Wildlife and Society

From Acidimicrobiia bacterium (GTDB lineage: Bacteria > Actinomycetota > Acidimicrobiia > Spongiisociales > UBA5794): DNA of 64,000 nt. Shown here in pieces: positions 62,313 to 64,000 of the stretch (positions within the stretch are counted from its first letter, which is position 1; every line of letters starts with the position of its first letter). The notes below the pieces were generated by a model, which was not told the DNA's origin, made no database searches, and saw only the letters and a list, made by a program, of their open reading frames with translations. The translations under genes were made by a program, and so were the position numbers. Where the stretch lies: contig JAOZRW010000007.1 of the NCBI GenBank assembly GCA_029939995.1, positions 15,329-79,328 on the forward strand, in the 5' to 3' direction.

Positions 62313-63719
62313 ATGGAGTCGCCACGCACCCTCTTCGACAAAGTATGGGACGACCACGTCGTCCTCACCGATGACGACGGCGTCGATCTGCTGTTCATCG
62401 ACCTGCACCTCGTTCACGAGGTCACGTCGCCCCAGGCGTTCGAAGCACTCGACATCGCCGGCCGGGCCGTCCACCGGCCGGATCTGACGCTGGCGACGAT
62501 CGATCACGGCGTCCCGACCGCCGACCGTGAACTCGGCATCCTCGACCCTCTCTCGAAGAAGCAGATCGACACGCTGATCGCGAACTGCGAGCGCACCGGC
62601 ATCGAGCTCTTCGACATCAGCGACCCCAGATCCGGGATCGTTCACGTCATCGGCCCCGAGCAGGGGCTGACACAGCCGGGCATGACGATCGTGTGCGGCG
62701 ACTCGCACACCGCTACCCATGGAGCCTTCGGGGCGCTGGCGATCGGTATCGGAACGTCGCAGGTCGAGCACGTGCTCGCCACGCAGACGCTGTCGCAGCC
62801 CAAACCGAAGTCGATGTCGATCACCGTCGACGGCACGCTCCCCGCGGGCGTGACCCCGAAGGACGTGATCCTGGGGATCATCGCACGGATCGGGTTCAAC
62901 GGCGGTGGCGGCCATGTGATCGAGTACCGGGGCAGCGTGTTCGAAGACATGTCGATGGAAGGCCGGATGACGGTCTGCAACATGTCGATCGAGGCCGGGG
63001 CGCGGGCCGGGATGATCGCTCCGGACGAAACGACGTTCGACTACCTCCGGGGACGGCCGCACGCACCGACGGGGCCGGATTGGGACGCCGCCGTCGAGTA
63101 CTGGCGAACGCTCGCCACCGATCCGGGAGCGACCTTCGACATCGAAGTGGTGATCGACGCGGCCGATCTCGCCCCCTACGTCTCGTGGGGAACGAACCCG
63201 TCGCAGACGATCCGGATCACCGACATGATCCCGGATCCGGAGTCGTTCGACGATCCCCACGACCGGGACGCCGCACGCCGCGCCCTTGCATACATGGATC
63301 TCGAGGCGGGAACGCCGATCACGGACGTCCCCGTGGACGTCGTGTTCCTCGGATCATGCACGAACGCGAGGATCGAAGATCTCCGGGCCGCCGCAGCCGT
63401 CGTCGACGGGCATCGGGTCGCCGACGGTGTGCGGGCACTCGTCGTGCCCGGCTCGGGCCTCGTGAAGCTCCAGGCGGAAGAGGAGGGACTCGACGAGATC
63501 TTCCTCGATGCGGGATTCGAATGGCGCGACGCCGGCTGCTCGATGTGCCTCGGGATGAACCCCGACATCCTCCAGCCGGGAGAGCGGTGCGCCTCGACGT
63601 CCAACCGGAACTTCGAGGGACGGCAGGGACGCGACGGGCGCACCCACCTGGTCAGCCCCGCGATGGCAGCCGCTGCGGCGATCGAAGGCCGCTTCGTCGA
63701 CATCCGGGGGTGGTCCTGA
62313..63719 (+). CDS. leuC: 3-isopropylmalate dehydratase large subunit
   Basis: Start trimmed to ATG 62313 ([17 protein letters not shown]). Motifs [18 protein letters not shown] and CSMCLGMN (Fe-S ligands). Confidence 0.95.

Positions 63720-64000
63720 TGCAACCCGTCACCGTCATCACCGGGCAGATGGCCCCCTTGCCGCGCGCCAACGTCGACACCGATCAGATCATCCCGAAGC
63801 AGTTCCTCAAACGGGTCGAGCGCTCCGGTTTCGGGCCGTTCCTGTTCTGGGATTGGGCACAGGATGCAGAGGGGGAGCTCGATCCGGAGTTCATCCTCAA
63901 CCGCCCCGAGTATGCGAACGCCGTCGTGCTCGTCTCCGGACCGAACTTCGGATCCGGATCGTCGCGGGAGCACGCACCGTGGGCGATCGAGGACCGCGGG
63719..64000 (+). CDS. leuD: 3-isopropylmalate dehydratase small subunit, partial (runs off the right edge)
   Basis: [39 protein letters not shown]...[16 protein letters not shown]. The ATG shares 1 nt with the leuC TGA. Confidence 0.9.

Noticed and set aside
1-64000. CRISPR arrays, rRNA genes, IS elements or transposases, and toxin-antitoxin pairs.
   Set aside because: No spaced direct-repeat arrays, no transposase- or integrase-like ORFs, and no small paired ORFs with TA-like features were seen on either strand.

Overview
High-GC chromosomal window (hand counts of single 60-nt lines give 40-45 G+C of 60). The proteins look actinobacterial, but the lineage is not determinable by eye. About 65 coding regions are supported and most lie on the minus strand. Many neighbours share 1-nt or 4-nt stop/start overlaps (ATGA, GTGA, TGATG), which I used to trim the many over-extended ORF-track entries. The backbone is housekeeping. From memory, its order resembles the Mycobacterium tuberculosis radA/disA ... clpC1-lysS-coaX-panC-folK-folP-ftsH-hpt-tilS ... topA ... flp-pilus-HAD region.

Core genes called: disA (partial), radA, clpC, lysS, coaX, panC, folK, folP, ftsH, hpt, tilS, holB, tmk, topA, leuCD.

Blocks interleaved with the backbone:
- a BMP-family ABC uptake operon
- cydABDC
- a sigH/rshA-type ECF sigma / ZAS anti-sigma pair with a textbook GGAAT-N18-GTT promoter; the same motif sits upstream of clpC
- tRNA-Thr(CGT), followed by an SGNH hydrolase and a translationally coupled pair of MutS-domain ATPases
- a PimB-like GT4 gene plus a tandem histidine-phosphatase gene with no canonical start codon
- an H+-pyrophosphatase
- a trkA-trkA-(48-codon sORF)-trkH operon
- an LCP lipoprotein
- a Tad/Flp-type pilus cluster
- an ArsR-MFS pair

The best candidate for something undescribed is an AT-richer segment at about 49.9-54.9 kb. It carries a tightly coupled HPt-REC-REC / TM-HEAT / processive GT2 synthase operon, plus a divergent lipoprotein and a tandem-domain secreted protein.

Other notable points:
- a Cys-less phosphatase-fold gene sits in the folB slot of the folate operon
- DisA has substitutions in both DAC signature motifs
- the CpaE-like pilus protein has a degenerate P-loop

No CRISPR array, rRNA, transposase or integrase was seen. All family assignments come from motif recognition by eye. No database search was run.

This course will largely utilize a coupled natural-human (or social-ecological) systems approach to understanding human-wildlife interactions and contemporary wildlife conservation issues from local to global scales. Topics include measuring and evaluating tradeoffs in ecosystem services (including cultural and relational services) and disservices of wildlife; balancing multiple expectations and priorities among diverse stakeholder groups; ethical implications of species eradication, rewilding and de-extinction; institutional fit and adaptive management. For the first part of the class we will focus on the theoretical underpinnings of coupled systems. For the latter part we will utilize real data and introduce methods for integration of disparate, interdisciplinary datasets. A main goal is to help students engage in creative problem solving in a way that cross-cuts and transcends traditionally isolated disciplines. The course will train graduate students to take an interdisciplinary approach to critically analyze wildlife conservation issues occurring around the globe.